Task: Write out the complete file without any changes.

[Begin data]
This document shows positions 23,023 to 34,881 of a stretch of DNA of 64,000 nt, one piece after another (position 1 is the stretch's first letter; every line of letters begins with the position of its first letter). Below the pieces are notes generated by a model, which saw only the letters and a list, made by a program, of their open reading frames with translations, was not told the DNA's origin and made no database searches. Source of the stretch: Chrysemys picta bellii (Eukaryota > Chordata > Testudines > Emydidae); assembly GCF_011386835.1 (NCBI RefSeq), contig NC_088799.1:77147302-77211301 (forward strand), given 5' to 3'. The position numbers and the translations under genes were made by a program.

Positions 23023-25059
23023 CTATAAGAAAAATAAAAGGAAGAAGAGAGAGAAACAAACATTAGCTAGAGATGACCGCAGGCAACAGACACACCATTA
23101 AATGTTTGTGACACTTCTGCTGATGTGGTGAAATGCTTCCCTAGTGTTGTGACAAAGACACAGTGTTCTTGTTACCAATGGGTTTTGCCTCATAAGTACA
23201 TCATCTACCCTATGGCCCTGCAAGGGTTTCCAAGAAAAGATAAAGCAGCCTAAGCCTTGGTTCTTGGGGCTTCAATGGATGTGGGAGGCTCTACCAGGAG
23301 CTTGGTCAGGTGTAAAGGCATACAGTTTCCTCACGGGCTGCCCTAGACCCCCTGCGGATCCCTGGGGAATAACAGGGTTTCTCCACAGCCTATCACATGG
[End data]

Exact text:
This document shows positions 23,023 to 34,881 of a stretch of DNA of 64,000 nt, one piece after another (position 1 is the stretch's first letter; every line of letters begins with the position of its first letter). Below the pieces are notes generated by a model, which saw only the letters and a list, made by a program, of their open reading frames with translations, was not told the DNA's origin and made no database searches. Source of the stretch: Chrysemys picta bellii (Eukaryota > Chordata > Testudines > Emydidae); assembly GCF_011386835.1 (NCBI RefSeq), contig NC_088799.1:77147302-77211301 (forward strand), given 5' to 3'. The position numbers and the translations under genes were made by a program.

Positions 23023-25059
23023 CTATAAGAAAAATAAAAGGAAGAAGAGAGAGAAACAAACATTAGCTAGAGATGACCGCAGGCAACAGACACACCATTA
23101 AATGTTTGTGACACTTCTGCTGATGTGGTGAAATGCTTCCCTAGTGTTGTGACAAAGACACAGTGTTCTTGTTACCAATGGGTTTTGCCTCATAAGTACA
23201 TCATCTACCCTATGGCCCTGCAAGGGTTTCCAAGAAAAGATAAAGCAGCCTAAGCCTTGGTTCTTGGGGCTTCAATGGATGTGGGAGGCTCTACCAGGAG
23301 CTTGGTCAGGTGTAAAGGCATACAGTTTCCTCACGGGCTGCCCTAGACCCCCTGCGGATCCCTGGGGAATAACAGGGTTTCTCCACAGCCTATCACATGG